Series 3: Publications and Supplemental Materials, 1956-2006, undated, contains correspondence, copies of  Strangers in Our Fields, the publication making use of Nadel's bracero photographs, and other publications citing Nadel's work or based on it. This series also contains correspondence and written material from Evelyn De Wolfe Nadel, wife of Leonard Nadel; material relating to Nadel's photographic archive and captions for a selection of the bracero photographs. There is a selection of assorted loose news clippings.

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Arrangement note

This collection is divided into three series:

Series 1: Scrapbooks, 1950-1968

Series 2: Photographs, 1956-1960, undated

Series 3: Publications and Supplemental Materials, 1956-2006, undated

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Related Materials

Related Archival Materials note

Materials in Other Organizations

The collections of the Los Angeles Public Library and the Southern California Library for Social Studies and Research each contain photographic images made by Leonard Nadel during the time he worked for The Housing Authority of the City of Los Angeles (HACLA). The Photo Collection of the Los Angeles Public Library contains approximately 290 copy negatives and corresponding black-and-white copy prints made from original materials held by HACLA. The Housing Authority of the City of Los Angeles Photograph Collection, held at the Southern California Library for Social Studies and Research, contains 225 black-and-white photographs produced by HACLA, forty-two of which were taken by Nadel.

The Getty Research Institute, Special Collections, Los Angeles, California, contain 8.75 linear feet (14 boxes) of Leonard Nadel photographs and other material relating to housing and urban redevelopment in Los Angeles, 1947-1998. The collection is described as, "Consisting primarily of photographic material by Leonard Nadel from 1947 to 1957, the collection records early efforts by the Housing Authority of the City of Los Angeles (HACLA) to promote integrated public housing for the city's growing multi-ethnic population, and also documents several areas of the city that the Community Redevelopment Agency (CRA) had targeted for commercial revitalization. Nadel's black-and-white negatives, contact prints and two unpublished photographic books form the bulk of the collection, supplemented by handwritten notes and related documents."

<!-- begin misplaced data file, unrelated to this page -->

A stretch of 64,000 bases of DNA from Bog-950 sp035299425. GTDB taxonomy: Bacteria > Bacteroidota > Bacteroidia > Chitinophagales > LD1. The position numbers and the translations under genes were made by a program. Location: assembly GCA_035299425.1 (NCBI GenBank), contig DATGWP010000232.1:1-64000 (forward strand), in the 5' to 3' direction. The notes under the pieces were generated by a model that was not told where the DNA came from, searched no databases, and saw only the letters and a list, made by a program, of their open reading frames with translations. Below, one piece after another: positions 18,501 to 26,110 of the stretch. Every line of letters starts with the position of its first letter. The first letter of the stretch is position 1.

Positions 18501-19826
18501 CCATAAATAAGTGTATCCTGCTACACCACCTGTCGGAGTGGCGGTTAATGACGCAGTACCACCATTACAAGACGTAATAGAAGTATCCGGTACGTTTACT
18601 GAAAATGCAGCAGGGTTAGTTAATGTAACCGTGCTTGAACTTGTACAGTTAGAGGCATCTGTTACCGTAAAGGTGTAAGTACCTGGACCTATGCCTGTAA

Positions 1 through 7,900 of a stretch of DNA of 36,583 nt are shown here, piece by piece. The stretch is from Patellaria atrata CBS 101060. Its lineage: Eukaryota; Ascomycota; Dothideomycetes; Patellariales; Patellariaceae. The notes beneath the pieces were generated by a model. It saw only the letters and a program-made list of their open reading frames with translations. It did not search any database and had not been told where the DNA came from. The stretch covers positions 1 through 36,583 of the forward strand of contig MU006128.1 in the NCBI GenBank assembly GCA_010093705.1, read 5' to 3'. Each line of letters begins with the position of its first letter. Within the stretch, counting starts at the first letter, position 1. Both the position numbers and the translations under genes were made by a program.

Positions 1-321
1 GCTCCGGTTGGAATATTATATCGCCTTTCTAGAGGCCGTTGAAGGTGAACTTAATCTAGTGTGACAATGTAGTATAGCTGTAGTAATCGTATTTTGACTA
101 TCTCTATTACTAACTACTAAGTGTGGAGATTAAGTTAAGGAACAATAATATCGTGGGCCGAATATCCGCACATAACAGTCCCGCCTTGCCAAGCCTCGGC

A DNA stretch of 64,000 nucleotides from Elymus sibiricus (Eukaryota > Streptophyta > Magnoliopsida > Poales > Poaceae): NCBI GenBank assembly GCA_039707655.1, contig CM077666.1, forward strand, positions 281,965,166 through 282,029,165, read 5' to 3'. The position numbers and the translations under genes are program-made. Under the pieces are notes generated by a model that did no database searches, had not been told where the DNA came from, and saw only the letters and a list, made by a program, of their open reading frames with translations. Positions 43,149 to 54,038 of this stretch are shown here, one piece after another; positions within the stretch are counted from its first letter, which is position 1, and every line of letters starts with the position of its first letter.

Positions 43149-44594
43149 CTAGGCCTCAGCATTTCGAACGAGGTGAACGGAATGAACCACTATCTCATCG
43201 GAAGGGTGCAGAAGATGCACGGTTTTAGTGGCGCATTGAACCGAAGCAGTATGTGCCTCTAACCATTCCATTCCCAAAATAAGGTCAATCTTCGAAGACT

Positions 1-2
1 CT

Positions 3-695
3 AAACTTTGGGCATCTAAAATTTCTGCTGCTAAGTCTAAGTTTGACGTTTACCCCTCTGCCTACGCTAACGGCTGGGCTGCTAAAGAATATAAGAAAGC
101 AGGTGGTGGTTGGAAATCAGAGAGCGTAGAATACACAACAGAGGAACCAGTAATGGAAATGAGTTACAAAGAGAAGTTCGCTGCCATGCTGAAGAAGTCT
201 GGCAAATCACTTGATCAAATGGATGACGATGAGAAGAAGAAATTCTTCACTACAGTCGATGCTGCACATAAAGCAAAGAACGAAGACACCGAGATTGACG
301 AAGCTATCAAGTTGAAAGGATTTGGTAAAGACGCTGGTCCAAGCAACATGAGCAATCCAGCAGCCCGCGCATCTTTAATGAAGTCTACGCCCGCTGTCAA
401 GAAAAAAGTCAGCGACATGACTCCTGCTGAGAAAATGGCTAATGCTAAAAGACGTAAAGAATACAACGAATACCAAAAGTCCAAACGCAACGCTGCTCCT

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Controlled Access Headings


  • Black-and-white photographs
  • Photographic prints.
  • Photographs -- 1950-1960 -- Black-and-white photoprints -- Silver gelatin
  • Photographs--1950-2000.
  • Scrapbooks--20th century

Geographic Name(s)

  • California
  • Mexico
  • Texas
  • Texas--20th century

Personal Name(s)

  • Galarza, Ernesto, Dr.


  • Agricultural laborers
  • Agriculture--Photographs--20th century
  • Agriculture--Research
  • Bracero Program
  • Documentary photography -- United States
  • Farmers--Mexico
  • Labor
  • Labor and laboring classes--Photographs
  • Photographers--1950-1980

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Collection Inventory

 Series 1: Scrapbooks, 1950-1968


Scrapbook, 1950-1960


Scrapbook, 1956-1960


Scrapbook, 1957-1963


Scrapbook, 1962-1968


Scrapbook, cover sample, undated


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 Series 2: Photographs, 1956-1960, undated


Photographic prints, 1956-1960, undated


Photographic contact sheets, 1956-1960, undated


Photographic negatives, 1956-1960, undated


Photographic negatives, 1956-1960, undated


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 Series 3: Publications and Supplemental Material, 1956-2006, undated

Box Folder

Correspondence, 1956-1959, undated

10 1

Galarza, Ernesto Strangers in Our Fields, 1956

10 2-3

Strangers in Our Fields, synopsis, undated

10 4

Newspaper clippings, 1956-1983, undated

10 5

Nadel, Leonard, biographical information, 1957, undated

10 6

The Fund for the Republic, 1957

10 7

Nadel, Evelyn De Wolfe, The Bracero, motion picture script concept, 1994

10 8

Nadel Photo Archives, 1995

10 9

Nadel, Evelyn De Wolfe correspondence with Street, Richard S., 1995

10 10

Bracero History Project Style Guide, 2006

10 11

Herrera-Sobek, Maria, The Bracero Experience, undated

10 12

Nadel, Leonard, "New Role for the Photographer", undated

10 13

Captions for Bracero Photos, undated

10 14

"Braceros" captions, undated

10 15

Captions, undated

10 16

Paper copies of photographic contact sheets, undated

10 17

Los Angeles Herald Examiner, article, 1978

5 1